Wednesday, May 28, 2008

Melville no Rio de Janeiro


Melville esteve no Rio de Janeiro em 1843 como marinheiro em uma fragata americana . Publicou em 1850 um livro sobre esse ano em que esteve com a marinha passando pelo Peru e depois ficando um bom tempo no Rio de Janeiro. O livro [White-Jacket] é fácil de achar online. Aqui está só um belo parágrafo em que ele promete não descrever, e descreve, vários lugares do Rio que ainda são familiares a quem conhece a cidade hoje em dia – apesar da ortografia maluca dos nomes, que dão uma idéia de como soa o português aos ouvidos de um estrangeiro.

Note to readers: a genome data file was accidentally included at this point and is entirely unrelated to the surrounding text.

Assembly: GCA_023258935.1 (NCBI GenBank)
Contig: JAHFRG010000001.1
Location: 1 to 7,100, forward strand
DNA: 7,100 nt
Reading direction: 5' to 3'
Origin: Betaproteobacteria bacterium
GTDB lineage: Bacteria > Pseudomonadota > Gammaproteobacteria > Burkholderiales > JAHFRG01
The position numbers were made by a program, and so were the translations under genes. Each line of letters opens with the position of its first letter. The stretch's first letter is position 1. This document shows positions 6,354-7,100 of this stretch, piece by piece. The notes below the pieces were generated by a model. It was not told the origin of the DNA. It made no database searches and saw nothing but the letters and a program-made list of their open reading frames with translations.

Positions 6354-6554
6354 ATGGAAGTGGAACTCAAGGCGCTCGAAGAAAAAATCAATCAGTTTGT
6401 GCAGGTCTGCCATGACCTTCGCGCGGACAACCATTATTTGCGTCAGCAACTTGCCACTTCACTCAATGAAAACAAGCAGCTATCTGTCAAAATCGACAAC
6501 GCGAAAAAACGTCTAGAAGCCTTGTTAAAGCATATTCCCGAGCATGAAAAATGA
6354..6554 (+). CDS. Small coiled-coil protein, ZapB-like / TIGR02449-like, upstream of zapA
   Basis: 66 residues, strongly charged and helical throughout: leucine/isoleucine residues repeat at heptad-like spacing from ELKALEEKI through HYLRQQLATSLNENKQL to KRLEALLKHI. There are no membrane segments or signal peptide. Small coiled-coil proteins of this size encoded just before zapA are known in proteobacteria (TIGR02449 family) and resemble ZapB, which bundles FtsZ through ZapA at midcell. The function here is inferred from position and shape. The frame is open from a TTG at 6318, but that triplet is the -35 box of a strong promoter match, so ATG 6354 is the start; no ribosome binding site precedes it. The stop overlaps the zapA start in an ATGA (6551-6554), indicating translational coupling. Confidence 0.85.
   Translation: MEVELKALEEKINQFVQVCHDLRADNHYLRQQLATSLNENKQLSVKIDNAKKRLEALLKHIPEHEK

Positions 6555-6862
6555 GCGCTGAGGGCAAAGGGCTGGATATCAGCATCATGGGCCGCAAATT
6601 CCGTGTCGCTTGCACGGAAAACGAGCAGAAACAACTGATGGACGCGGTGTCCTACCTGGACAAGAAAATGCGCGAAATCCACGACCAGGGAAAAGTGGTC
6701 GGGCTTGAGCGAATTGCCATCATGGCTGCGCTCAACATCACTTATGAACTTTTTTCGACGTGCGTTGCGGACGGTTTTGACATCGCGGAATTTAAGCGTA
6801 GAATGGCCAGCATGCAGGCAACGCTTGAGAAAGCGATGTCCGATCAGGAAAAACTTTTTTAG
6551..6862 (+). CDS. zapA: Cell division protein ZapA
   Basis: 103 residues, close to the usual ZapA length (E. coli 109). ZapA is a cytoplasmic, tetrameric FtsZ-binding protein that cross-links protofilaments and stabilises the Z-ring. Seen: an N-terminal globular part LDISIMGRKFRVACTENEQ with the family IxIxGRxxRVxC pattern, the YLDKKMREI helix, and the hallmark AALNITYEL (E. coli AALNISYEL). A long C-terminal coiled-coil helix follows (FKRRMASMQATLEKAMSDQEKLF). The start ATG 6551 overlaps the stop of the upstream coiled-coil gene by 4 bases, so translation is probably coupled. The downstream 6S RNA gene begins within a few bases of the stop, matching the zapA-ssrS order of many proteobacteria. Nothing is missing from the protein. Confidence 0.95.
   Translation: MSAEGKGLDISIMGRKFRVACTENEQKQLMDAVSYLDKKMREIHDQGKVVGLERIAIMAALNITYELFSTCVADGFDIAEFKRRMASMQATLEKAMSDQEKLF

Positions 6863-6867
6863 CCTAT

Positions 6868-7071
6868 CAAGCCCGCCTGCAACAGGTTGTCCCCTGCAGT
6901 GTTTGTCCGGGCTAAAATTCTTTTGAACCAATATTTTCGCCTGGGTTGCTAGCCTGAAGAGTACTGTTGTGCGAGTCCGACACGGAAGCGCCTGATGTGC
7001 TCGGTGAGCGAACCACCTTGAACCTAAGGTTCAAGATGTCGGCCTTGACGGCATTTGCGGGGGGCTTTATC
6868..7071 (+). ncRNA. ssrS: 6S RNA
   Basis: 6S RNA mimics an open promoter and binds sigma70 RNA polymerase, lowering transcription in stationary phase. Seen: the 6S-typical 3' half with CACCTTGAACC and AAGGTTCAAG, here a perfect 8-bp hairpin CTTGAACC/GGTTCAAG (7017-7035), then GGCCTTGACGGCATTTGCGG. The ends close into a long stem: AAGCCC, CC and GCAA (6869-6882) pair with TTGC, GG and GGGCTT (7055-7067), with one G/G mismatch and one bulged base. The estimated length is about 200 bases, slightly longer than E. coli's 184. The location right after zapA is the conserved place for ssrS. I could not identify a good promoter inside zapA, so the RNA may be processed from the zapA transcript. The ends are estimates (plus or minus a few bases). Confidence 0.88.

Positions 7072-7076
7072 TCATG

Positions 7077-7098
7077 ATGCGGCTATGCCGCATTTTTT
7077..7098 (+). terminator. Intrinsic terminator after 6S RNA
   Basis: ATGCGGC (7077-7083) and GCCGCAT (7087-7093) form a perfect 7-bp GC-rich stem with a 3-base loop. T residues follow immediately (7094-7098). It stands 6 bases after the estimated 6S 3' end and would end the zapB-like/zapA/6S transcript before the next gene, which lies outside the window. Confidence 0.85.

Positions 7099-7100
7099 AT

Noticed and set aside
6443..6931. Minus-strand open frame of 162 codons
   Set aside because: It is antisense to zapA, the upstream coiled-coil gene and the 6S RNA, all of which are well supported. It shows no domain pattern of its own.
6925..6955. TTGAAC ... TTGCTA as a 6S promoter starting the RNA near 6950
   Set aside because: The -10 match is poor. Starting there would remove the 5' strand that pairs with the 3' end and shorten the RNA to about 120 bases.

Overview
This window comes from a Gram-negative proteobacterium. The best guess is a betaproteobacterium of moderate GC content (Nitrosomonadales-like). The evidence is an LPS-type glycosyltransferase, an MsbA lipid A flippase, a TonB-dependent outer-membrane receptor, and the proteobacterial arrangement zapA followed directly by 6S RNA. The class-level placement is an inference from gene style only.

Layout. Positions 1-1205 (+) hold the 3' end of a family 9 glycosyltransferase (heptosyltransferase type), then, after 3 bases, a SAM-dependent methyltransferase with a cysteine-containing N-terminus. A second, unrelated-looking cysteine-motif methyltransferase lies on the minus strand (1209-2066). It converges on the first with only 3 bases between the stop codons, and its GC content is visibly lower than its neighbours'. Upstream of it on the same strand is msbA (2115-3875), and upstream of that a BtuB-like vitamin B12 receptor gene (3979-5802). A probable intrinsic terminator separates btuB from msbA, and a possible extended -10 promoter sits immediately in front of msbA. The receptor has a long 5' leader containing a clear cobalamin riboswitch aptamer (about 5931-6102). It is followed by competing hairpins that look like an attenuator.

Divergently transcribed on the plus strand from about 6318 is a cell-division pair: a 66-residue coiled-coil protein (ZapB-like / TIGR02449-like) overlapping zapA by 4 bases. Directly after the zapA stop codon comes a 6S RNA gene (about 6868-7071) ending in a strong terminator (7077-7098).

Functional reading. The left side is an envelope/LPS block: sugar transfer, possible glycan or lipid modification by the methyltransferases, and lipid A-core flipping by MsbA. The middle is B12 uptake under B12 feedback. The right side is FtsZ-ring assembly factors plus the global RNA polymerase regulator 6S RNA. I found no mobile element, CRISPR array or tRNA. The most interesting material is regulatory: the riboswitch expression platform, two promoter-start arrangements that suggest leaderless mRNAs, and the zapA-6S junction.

[…] We lay in Rio some weeks, lazily taking in stores and otherwise preparing for the passage home. But though Rio is one of the most magnificent bays in the world; though the city itself contains many striking objects; and though much might be said of the Sugar Loaf and Signal Hill heights; and the little islet of Lucia; and the fortified Ihla Dos Cobras, or Isle of the Snakes (though the only anacondas and adders now found in the arsenals there are great guns and pistols); and Lord Wood's Nose--a lofty eminence said by seamen to resemble his lordship's conch shell; and the Prays do Flamingo--a noble tract of beach, so called from its having been the resort, in olden times, of those gorgeous birds; and the charming Bay of Botofogo, which, spite of its name, is fragrant as the neighbouring Larangieros, or Valley of the Oranges; and the green Gloria Hill, surmounted by the belfries of the queenly Church of Nossa Senora de Gloria; and the iron-gray Benedictine convent near by; and the fine drive and promenade, Passeo Publico; and the massive arch-over-arch aqueduct, Arcos de Carico; and the Emperor's Palace; and the Empress's Gardens; and the fine Church de Candelaria; and the gilded throne on wheels, drawn by eight silken, silver-belled mules, in which, of pleasant evenings, his Imperial Majesty is driven out of town to his Moorish villa of St. Christova--ay, though much might be said of all this, yet must I forbear, if I may, and adhere to my one proper object, _the world in a man-of-war_.

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